Dahm J.B.,Heart and Vascular Center Neu Bethlehem | van Buuren F.,Heart and Diabetes Center | Hansen C.,Heart and Vascular Center Neu Bethlehem | Becker J.,Heart and Vascular Center Neu Bethlehem | Wolpers H.-G.,Heart and Vascular Center Neu Bethlehem
Vasa - Journal of Vascular Diseases | Year: 2011

Background: Carotid artery stenting (CAS) from the femoral approach can be anatomically very difficult and the incidence of complications is higher in patients with anatomical variations of the aortic arch, difficulties related to peripheral vascular disease and/or with access site complications. Because the typical morphology in patients with a bovine- or type-III aortic arch applies for an arterial access from the right upper extremity (e.g. radial, brachial) we evaluated success rates and safety of the right transradial access in a prospective study. Patients and methods: Between June 2009 and October 2010, seventeen patients (mean age 74,4 ± 9 years, 10 male) with a bovine- (n = 4) or type-III aortic arch (n = 12) underwent CAS with a planned transradial- (n = 3) or aft er problematic transfemoral access (n = 14). In patients with a type-III aortic arch (n = 13), the right target common carotid artery (CCA) was cannulated from the right radial artery with a 5F IMA diagnostic catheter-, in patients with a bovine aortic arch (n = 4), the left CCA was accessed from the right radial artery with a 5F Amplatz- or Judkins left catheter. In all patients a 6F- (n = 14) or 5F- (n = 3) shuttle sheath was inserted via the diagnostic catheter and a 0.035; extra-stiffguidewire. All interventions were carried out with the use of a peripheral embolization protection device (EPD). Primary study endpoints were procedural success and major adverse cardiac and cerebrovascular events (MACCE), secondary endpoints were access site complications and the mean intervention time. Results: Procedural success could be achieved in all patients (100 %), MACCE and access site complications did not occur in any patient. Mean interventional time was 48 ± 18 min. Conclusions: CAS using the right transradial approach for left CAS in bovine-type aortic arch or the right transradial approach in type-III aortic arch for right CAS appears to be safe and technically feasible. © 2011 by Hans Huber Publishers, Hogrefe AG, Bern.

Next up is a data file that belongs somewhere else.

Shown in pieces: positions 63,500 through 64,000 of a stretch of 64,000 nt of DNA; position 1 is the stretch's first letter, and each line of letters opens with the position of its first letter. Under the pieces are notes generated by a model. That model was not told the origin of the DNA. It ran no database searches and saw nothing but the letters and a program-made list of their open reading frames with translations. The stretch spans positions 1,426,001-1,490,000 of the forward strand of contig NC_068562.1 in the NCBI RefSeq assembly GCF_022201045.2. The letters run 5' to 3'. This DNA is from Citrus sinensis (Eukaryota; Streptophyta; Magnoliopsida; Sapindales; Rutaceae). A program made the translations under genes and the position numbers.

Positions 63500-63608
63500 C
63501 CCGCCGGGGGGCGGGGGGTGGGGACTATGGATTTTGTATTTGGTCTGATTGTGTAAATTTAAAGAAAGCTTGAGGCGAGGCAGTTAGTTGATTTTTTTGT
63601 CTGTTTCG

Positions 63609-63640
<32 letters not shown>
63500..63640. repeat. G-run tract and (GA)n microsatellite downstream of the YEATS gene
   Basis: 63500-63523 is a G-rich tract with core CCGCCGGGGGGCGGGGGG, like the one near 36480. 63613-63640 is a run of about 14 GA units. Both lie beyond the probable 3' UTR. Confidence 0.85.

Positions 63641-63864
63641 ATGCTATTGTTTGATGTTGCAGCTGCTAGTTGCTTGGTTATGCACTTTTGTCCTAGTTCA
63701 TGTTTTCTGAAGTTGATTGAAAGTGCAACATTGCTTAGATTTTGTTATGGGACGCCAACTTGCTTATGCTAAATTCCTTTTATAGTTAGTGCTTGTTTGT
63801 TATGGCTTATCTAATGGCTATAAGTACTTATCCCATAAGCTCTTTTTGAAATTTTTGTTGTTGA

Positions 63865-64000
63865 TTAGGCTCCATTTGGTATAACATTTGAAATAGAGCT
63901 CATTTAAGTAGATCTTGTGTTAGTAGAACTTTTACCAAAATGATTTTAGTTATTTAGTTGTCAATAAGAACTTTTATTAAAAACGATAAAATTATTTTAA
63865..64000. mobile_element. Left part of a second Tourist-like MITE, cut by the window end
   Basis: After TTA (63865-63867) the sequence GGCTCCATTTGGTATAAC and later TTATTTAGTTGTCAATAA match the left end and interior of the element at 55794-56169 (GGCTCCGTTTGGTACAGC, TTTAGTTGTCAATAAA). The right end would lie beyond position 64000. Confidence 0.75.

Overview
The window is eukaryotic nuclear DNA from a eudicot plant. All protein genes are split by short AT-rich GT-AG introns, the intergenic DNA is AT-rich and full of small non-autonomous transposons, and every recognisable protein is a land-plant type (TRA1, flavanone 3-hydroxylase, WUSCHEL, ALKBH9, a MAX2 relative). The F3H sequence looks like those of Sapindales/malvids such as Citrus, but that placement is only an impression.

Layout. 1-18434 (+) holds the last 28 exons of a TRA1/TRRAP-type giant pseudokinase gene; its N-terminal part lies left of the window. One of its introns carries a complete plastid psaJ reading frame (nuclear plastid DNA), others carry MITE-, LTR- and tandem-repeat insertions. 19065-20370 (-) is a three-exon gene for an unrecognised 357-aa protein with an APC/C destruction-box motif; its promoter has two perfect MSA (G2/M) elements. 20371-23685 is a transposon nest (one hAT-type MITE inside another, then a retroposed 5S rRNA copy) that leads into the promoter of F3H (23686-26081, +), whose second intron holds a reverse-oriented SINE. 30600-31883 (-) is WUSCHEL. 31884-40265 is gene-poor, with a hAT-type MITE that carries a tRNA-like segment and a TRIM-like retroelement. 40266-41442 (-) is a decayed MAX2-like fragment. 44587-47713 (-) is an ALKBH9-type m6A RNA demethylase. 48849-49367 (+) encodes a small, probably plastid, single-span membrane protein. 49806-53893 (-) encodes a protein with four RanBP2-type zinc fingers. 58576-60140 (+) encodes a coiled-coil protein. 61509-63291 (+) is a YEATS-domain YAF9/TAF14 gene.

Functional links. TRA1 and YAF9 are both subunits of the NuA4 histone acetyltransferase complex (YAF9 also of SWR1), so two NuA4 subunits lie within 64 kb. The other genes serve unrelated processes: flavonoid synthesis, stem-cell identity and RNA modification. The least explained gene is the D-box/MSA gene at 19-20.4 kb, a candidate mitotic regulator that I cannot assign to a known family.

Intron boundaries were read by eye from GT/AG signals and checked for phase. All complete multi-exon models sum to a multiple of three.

Sossalla S.,University of Gottingen | Fluschnik N.,University of Gottingen | Ort K.R.,University of Gottingen | Neef S.,University of Gottingen | And 8 more authors.
Circulation Research | Year: 2010

Rationale: Heart failure (HF) is known to be associated with increased Ca/calmodulin-dependent protein kinase (CaMK)II expression and activity. There is still controversial discussion about the functional role of CaMKII in HF. Moreover, CaMKII inhibition has never been investigated in human myocardium. Objective: We sought to investigate detailed CaMKIIδ expression in end-stage failing human hearts (dilated and ischemic cardiomyopathy) and the functional effects of CaMKII inhibition on contractility. Methods and Results: Expression analysis revealed that CaMKIIδ, both cytosolic δC and nuclear δB splice variants, were significantly increased in both right and left ventricles from patients with dilated or ischemic cardiomyopathy versus nonfailing. Experiments with isometrically twitching trabeculae revealed significantly improved force frequency relationships in the presence of CaMKII inhibitors (KN-93 and AIP). Increased postrest twitches after CaMKII inhibition indicated an improved sarcoplasmic reticulum (SR) Ca2+ loading. This was confirmed in isolated myocytes by a reduced SR Ca2+ spark frequency and hence SR Ca2+ leak, resulting in increased SR Ca 2+ load when inhibiting CaMKII. Ryanodine receptor type 2 phosphorylation at Ser2815, which is known to be phosphorylated by CaMKII thereby contributing to SR Ca2+ leak, was found to be markedly reduced in KN-93-treated trabeculae. Interestingly, CaMKII inhibition did not influence contractility in nonfailing sheep trabeculae. Conclusions: The present study shows for the first time that CaMKII inhibition acutely improves contractility in human HF where CaMKIIδ expression is increased. The mechanism proposed consists of a reduced SR Ca2+ leak and consequently increased SR Ca2+ load. Thus, CaMKII inhibition appears to be a possible therapeutic option for patients with HF and merits further investigation. © 2010 American Heart Association. All rights reserved.